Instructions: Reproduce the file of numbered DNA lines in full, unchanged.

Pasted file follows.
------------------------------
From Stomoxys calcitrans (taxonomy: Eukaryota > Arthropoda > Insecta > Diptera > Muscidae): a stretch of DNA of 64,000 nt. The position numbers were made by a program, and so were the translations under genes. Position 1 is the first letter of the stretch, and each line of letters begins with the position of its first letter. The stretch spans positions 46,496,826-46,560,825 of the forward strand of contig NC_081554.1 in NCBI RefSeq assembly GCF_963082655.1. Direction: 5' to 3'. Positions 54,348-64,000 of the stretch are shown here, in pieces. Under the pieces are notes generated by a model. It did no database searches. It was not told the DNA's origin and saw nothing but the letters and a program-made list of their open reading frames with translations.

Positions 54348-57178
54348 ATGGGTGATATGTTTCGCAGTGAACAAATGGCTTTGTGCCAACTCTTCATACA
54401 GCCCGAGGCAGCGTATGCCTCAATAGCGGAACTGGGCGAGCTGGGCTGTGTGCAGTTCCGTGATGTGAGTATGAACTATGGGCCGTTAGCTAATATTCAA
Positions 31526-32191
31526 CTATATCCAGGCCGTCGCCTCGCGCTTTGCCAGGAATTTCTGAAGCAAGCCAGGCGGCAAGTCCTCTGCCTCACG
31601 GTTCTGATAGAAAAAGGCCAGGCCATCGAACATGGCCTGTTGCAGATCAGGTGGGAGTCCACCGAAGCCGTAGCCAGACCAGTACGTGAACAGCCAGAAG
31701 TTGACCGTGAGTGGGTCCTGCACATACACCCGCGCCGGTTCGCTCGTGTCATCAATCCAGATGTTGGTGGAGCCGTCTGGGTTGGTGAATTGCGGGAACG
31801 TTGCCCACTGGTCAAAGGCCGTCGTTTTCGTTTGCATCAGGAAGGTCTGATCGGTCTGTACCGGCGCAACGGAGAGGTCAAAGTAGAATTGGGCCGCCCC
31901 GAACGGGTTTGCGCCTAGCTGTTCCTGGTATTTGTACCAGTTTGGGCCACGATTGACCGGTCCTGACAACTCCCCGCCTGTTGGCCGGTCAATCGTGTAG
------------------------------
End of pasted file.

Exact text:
From Stomoxys calcitrans (taxonomy: Eukaryota > Arthropoda > Insecta > Diptera > Muscidae): a stretch of DNA of 64,000 nt. The position numbers were made by a program, and so were the translations under genes. Position 1 is the first letter of the stretch, and each line of letters begins with the position of its first letter. The stretch spans positions 46,496,826-46,560,825 of the forward strand of contig NC_081554.1 in NCBI RefSeq assembly GCF_963082655.1. Direction: 5' to 3'. Positions 54,348-64,000 of the stretch are shown here, in pieces. Under the pieces are notes generated by a model. It did no database searches. It was not told the DNA's origin and saw nothing but the letters and a program-made list of their open reading frames with translations.

Positions 54348-57178
54348 ATGGGTGATATGTTTCGCAGTGAACAAATGGCTTTGTGCCAACTCTTCATACA
54401 GCCCGAGGCAGCGTATGCCTCAATAGCGGAACTGGGCGAGCTGGGCTGTGTGCAGTTCCGTGATGTGAGTATGAACTATGGGCCGTTAGCTAATATTCAA
Positions 31526-32191
31526 CTATATCCAGGCCGTCGCCTCGCGCTTTGCCAGGAATTTCTGAAGCAAGCCAGGCGGCAAGTCCTCTGCCTCACG
31601 GTTCTGATAGAAAAAGGCCAGGCCATCGAACATGGCCTGTTGCAGATCAGGTGGGAGTCCACCGAAGCCGTAGCCAGACCAGTACGTGAACAGCCAGAAG
31701 TTGACCGTGAGTGGGTCCTGCACATACACCCGCGCCGGTTCGCTCGTGTCATCAATCCAGATGTTGGTGGAGCCGTCTGGGTTGGTGAATTGCGGGAACG
31801 TTGCCCACTGGTCAAAGGCCGTCGTTTTCGTTTGCATCAGGAAGGTCTGATCGGTCTGTACCGGCGCAACGGAGAGGTCAAAGTAGAATTGGGCCGCCCC
31901 GAACGGGTTTGCGCCTAGCTGTTCCTGGTATTTGTACCAGTTTGGGCCACGATTGACCGGTCCTGACAACTCCCCGCCTGTTGGCCGGTCAATCGTGTAG